A South Billings landlord and state legislator is warning low-income renters to accept that they don’t need “to live as long as they currently do, or as ‘comfortably’ as they currently do.”
In an April 1 letter to his low-income tenants, Republican Rep. Dave Hagstrom warned that as a result of living beyond its means, America was due for sharp reductions in government spending that could affect everything from health care and social security to hot lunch. Many of the programs cited are used by Hagstrom’s tenants, who he said were, like all Americans, “living in a bit of a fairytale lifestyle.”
Tax records show Hagstrom owns 11 rental properties, including 18 apartment units and homes with a combined 26 bedrooms.
Renters who spoke with The Gazette said they were offended by the legislator’s comments, but not surprised. Because the letter was dated April 1, some of its recipients assumed it was an April Fools joke. It was not.
Hagstrom also warned renters “to accept the fact that you and your neighbor are going to have to work harder than ever, may take a second or third job and live on less,” and they should begin taking in family members who need help, “even if you could pawn them off on the government.”
Thursday, Hagstrom said he wrote his tenants out of respect and esteem and because soon America will not be able to provide the level of public services it currently does, particularly for seniors whose medical costs ratchet up in the final years of life. Particularly in Montana, where the population is rapidly graying, the burden of care is significant, he said.
“My concern is that the level of care that we’ve come to expect between the age of 65 and death will at some point in time have to be curtailed,” Hagstrom said.
One renter, fearing eviction if Hagstrom read his name in the newspaper, said his life has been anything but a fairy tale as he turns to public assistance for basic care. Furthermore, he said every month, 90 percent of his income is passed on to Hagstrom in the form of rent.
“He’s getting fat off of people like me because on the South Side a good percentage of his tenants are taking 90 percent of their funding and giving it to him,” the renter said. “After I pay him, I don’t have money to go to Wal-Mart and buy T-shirts. He’s getting fat off the people he’s trying to take benefits from.”
Another renter, also fearing eviction if publicly identified, said Hagstrom is a nice guy, but his politics are what they are.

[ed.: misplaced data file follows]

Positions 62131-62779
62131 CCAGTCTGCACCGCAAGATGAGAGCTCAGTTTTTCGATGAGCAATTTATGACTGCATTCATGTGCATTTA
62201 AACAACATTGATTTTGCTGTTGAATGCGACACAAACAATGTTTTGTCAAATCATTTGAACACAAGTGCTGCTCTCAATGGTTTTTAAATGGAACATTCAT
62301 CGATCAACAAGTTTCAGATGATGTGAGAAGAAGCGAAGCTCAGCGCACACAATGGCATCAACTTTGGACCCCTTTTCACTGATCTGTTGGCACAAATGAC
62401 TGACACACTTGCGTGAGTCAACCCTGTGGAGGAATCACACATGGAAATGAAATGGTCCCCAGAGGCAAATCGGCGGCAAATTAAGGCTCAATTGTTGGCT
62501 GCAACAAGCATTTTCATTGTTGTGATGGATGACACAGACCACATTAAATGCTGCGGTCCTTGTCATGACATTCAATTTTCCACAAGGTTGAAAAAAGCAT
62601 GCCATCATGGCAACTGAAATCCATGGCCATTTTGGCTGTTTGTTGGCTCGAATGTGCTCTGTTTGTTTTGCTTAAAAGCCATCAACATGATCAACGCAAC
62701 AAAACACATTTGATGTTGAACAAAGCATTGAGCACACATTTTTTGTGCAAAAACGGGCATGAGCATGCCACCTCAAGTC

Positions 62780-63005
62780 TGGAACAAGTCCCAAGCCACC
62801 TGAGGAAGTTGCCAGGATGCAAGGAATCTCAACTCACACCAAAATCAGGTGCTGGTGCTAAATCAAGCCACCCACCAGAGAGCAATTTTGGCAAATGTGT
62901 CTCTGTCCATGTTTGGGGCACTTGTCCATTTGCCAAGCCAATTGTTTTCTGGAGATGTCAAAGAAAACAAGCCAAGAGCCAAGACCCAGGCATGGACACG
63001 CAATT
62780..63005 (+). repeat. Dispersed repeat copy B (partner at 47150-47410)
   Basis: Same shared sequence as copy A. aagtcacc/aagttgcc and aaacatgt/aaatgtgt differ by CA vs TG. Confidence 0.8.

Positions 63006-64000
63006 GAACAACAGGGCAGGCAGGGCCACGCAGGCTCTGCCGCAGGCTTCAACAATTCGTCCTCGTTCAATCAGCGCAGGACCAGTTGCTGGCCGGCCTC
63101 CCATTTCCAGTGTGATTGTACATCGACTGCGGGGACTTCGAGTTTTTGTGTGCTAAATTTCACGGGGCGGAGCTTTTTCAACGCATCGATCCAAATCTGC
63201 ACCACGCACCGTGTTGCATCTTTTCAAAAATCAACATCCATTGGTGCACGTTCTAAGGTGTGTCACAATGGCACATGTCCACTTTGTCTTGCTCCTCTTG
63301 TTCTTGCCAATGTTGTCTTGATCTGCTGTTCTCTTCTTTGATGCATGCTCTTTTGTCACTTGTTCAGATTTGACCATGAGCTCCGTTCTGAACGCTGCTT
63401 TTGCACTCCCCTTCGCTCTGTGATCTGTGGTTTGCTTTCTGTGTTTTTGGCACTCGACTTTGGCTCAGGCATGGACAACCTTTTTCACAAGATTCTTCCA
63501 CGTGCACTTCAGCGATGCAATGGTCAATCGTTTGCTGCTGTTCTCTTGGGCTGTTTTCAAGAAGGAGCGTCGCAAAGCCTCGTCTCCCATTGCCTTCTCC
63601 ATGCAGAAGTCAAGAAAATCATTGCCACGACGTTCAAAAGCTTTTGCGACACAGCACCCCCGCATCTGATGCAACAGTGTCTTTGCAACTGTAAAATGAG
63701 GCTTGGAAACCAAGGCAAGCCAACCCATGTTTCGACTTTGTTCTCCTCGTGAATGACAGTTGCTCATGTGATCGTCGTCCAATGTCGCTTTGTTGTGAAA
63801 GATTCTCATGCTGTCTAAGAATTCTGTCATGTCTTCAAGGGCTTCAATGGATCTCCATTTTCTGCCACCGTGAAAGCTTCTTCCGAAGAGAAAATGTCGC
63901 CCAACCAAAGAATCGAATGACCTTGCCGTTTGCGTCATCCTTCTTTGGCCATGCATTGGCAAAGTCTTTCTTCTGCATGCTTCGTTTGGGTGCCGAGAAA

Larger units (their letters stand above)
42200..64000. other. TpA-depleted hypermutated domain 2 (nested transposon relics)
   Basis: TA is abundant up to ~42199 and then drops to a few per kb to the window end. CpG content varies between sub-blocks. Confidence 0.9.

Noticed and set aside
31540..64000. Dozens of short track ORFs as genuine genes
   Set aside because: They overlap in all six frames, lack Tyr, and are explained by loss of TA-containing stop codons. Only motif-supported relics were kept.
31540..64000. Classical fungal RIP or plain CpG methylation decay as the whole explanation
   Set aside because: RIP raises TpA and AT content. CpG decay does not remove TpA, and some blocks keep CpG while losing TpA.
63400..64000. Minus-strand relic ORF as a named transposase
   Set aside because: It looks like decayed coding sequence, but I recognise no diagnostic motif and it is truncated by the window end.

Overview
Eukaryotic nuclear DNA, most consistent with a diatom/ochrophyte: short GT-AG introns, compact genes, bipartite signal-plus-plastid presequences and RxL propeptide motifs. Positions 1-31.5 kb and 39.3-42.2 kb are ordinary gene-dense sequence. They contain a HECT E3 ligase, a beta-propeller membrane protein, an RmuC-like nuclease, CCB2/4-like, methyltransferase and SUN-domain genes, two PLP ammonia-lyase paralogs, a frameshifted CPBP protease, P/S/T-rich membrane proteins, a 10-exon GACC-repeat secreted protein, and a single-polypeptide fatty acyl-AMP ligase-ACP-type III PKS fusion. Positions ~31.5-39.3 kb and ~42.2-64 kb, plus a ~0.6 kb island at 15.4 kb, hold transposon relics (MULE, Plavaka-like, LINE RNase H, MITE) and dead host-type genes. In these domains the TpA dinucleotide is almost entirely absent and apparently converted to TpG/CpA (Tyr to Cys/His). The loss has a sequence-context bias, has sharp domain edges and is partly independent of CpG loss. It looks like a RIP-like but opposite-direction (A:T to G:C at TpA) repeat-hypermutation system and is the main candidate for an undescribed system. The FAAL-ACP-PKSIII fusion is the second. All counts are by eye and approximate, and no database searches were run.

"He's a Republican. That's what all Republicans believe," the man said, as he cooked dinner in his driveway surrounded by rundown homes with small yards and fading paint jobs. "Veterans, poor people, haven't they paid enough? America is best when everyone is equal. If I got to pay 15 percent of my income in taxes, the rich should have to pay 15 percent, too."
In his first term as a legislator representing South Billings, Hagstrom’s votes on public assistance have been conservative.
He voted against bringing House Bill 98 to the House floor. The bill would have allowed more money for free and reduced lunch programs targeting low-income children in public schools.
Hagstrom voted to eliminate Title X funding, which at Planned Parenthood pays for cancer screenings, contraception and other preventative care for women.
Hagstrom also opposed increasing the maximum residential property tax credits available to seniors paying individual income taxes. The measure was in House Bill 272.
And Hagstrom voted against bringing Medicaid expansion to the House floor for a vote. House Bill 590 would extend Medicaid to Montanans earning less than $15,400 a year. Currently, the income cut off for Medicaid is slightly less than $11,600. The expansion would provide medical care to roughly 60,000 Montanans.
Medicaid expansion has been one of the most contentious issues at the 2013 Legislature, but it isn’t as unpopular as some lawmakers would have constituents believe, said Sheena Rice, Eastern Montana organizer and lobbyist for the Montana Organizing Project.
There are lawmakers who share Hagstrom’s sentiments about public assistance, but most don’t, she said.
“Sadly, I think it is shared by other lawmakers, but I don’t think it’s shared by a majority of lawmakers. There is a vocal minority,” Rice said.
Rice works in Billings when the Legislature isn’t in session and she knows several of Hagstrom’s renters who have worked with the Montana Organizing Project. She said some of those renters are incapable of taking Hagstrom’s advice.
“A lot of the tenants in his buildings are disabled. They can’t work three jobs,” Rice said. “And is he saying that they should just die?
“I just think it shows how out of touch he is with what Montanans living on the brink of poverty have to deal with.”
Hagstrom is not a stranger to low-income housing. His efforts to provide housing in South Billings have been profiled in The Gazette more than once. He admits that a strong current of federal dollars flows through his housing developments, as well as the 11 properties from which he collects rent. Some of his renters rely on the federal Housing Voucher Program, often called Section 8.
Federal Housing and Urban Development records also show at least $174,119 in subsidies going to low-income housing projects spearheaded by organizations in which Hagstrom played key roles. Those subsidies were part of the federal Low Income Housing Tax Credit program.
Because government subsidies play a strong role in Hagstrom's business, the lawmaker said he too will be affected when the federal government starts cutting funding.
"It may be hard advice and I'm not opposed to hard advice," Hagstrom said of his letter. "You need to understand the context of the communication here. The context is a relationship between me and the tenants and I absolutely care about them."
At the end of the letter, Hagstrom wished his tenants a restful Easter.